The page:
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Adventure Unlocked:

A Jam-Packed Collection of Outdoor Experiences You Can Have in Arizona

By Kosa Monteith
June 08, 2023
By Kosa Monteith
June 08, 2023

Nature-lovers, thrill-seekers, eco-tourists and explorers: Arizona is calling.

There’s a lot to be discovered in the vast landscape of Arizona. Think dramatic desert and monumental stone canyons, national parks, pine forests and ancestral lands of the Navajo (or Dine’) people. Beneath the wide desert skies, amid astonishing natural wonders, prepare to feel truly free.

Tackle strenuous hiking trails to reach secluded wild places. Stay as a guest of the Navajo and be welcomed into a one-of-a-kind cultural experience. Be inspired by breathtaking scenery. Or, hit the desert for a high-speed off-road adrenaline rush. However you love to do the outdoors, Arizona has you covered.

Here are nine adventures in Arizona that’ll get you back in touch with nature in the most magnificent way possible, and the towns closest to them to help you plan your routes.


A 90-minute drive from Flagstaff

It’s obvious, but an absolute must. The Grand Canyon is an epic landscape of monumental proportions and the ancestral home of 11 Associated Tribes of Native Americans. There are so many ways to explore this vast canyon. The Desert View Drive along the South Rim is always popular, but visitors often overlook the North Rim (or ‘other side’ of the canyon), which has unparalleled views of the Deva, Brahma and Zoroaster Temples (towering rock formations). You don’t have to drive it — avid walkers can take the hike between the rims. Both have lodgings, which are perfect for catching the sunset and sunrise and the way light transforms this awe-inspiring view. Get down into the canyon itself with a smooth water raft along the river or a mule ride along the trails, there’s a path for everyone. They also have ranger guides, cultural demonstrations and history and geology presentations at the info centre and gallery.

Don’t miss Horseshoe Bend while you’re in the area: this entrenched meander was cut through the stone over millions of years, and from the 1,000 foot vantage point you can take in the full, sinuous splendour of the winding waterway before hopping in a kayak to see it up close. Slightly further north is also the stunning Antelope Canyon, a snaking canyon that has an almost mystical quality to it and is best explored on foot.



A four-hour drive and 16km hike from Flagstaff

There’s another sight within the Grand Canyon that’s worth closer attention. Havasu Falls are part of the Havasupai Indian Reservation and are open from September to May each year. In this remote idyll, a crystal clear waterfall drops into the turquoise waters below, perfect for swimming and tranquillity — especially after the trek to get here. It’s no beginner’s hike: to reach the campground, prepare for four hours of strenuous marching, passing other falls along the way, including the multi-level cascades of Beaver Falls. You’ll need a permit and a minimum of three nights’ accommodation at the campground or lodge in order to visit — but it’s well worth the effort. BYO water, snacks, first aid kit and sense of adventure.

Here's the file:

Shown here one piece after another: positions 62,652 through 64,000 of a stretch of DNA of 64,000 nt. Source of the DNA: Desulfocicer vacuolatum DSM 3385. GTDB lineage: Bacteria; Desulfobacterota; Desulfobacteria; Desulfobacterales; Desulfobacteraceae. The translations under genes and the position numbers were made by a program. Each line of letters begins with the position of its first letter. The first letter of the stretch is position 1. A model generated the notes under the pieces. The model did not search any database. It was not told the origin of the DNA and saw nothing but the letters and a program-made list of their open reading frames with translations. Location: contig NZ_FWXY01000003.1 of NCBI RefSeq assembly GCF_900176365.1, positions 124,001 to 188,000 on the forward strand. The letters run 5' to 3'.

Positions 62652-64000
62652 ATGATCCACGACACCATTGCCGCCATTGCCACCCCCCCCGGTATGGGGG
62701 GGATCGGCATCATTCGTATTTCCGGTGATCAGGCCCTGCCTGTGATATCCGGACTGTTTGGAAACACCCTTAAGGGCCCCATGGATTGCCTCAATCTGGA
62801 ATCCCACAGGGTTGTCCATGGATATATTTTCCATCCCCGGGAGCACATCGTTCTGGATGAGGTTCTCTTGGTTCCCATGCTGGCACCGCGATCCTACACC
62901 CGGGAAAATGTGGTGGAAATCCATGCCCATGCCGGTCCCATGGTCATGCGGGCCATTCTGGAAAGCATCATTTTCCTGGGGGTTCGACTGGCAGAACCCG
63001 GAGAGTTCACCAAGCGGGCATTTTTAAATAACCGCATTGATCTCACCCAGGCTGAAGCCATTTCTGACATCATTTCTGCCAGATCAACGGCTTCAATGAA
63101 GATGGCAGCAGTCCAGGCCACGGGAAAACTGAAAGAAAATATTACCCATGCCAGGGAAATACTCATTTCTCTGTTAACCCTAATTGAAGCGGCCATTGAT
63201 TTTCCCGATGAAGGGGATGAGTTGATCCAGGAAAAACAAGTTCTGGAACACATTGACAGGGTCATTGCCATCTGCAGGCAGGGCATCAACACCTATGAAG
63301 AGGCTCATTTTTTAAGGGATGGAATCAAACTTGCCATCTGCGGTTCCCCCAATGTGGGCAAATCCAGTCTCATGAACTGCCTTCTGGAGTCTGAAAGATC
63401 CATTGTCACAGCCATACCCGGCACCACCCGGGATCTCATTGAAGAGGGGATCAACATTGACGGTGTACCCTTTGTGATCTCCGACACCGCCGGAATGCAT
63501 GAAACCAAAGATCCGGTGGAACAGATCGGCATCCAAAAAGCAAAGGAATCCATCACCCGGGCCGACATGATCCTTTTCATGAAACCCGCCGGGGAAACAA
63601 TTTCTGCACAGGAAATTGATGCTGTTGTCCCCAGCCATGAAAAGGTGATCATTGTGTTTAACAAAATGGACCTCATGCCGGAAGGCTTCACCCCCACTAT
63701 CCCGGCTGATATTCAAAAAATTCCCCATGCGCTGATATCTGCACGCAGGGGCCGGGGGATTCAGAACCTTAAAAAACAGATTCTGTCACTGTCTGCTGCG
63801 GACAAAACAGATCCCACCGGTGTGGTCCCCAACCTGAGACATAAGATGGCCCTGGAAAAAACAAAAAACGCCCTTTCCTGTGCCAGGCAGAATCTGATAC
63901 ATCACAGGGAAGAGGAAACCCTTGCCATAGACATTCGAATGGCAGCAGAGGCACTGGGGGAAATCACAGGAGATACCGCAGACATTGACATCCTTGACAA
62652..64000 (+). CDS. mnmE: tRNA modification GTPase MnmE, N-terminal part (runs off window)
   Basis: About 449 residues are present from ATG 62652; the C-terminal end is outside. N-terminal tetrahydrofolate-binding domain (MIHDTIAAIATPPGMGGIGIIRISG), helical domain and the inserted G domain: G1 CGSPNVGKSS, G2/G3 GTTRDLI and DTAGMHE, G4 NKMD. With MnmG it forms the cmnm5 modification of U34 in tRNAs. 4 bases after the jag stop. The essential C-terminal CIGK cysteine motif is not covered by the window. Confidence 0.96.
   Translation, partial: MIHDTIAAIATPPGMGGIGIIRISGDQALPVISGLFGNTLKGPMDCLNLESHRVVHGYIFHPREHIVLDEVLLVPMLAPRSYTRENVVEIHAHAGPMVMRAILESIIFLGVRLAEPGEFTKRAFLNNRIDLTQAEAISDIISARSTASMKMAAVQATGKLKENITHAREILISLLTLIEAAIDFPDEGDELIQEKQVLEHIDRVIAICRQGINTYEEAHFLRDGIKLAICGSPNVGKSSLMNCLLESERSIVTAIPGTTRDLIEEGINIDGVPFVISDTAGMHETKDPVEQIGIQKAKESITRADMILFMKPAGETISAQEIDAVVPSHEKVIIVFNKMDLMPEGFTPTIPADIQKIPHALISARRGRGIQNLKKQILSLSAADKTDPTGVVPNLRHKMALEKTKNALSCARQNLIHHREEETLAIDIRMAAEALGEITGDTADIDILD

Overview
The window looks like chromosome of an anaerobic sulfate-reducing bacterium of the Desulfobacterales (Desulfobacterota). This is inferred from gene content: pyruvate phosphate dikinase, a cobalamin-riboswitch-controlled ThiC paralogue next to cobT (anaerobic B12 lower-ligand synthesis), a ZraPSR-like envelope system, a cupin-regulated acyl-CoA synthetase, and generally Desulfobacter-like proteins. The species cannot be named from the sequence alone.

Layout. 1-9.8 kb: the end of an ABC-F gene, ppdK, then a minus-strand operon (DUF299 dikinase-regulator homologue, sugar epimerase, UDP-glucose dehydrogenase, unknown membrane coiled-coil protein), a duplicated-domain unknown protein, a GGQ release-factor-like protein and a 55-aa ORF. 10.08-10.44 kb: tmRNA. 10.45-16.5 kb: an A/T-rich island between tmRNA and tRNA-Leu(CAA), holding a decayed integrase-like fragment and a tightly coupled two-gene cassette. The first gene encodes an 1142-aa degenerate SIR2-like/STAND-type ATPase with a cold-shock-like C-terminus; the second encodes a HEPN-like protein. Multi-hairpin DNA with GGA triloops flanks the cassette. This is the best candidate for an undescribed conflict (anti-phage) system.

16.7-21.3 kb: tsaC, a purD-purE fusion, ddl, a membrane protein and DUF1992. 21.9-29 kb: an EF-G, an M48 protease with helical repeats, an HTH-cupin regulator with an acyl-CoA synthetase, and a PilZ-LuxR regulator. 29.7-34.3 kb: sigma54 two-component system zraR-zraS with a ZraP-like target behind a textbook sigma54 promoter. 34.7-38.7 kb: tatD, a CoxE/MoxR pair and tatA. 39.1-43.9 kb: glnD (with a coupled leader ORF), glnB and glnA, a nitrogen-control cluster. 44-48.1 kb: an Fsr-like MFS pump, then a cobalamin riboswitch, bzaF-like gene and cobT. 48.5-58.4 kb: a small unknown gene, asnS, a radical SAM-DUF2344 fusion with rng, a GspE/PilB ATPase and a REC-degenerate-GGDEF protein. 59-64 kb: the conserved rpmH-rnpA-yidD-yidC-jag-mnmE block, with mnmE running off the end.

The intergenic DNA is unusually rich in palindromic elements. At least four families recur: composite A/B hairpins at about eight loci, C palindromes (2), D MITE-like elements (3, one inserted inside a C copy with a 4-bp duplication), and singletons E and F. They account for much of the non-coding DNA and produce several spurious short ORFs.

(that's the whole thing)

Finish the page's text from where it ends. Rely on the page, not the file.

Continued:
A two-hour and 45-minute drive from Flagstaff

Monument Valley in Northern Arizona offers utterly iconic desert scenery and is a site of ancient reverence for the Najavo people. You’ve seen it in films, in art and photography of the old West. Now it’s time to see it for yourself. Take in multiple angles from the 27-kilometre Valley Drive, parking along the way for a better view (and photo op) of these mesas and buttes up close. A guided tour will get you into some more isolated spots, and if you want to hike, there’s a 4.8-kilometre loop to Mitten Butte. Stay here overnight at The View Hotel, and watch as the light transforms and shifts colour along these marvellous shapes.



A two-hour and 50-minute drive from Flagstaff

Canyon De Chelly National Monument encompasses 344 square kilometres of Navajo land. It was traditional farmland and the Navajo continue to farm here with their families and manage the park jointly with the Parks Service. It means part of the park is not accessible to the public, but vast swathes are open for exploration. Hike with a ranger, join a 4WD canyon tour and even tour by horseback with a Navajo guide. If you want to cover more distance, you can take the two-hour drive along the North or South Scenic Rim of the canyon to a series of lookouts and spectacular views of the red rock, green valleys and winding river.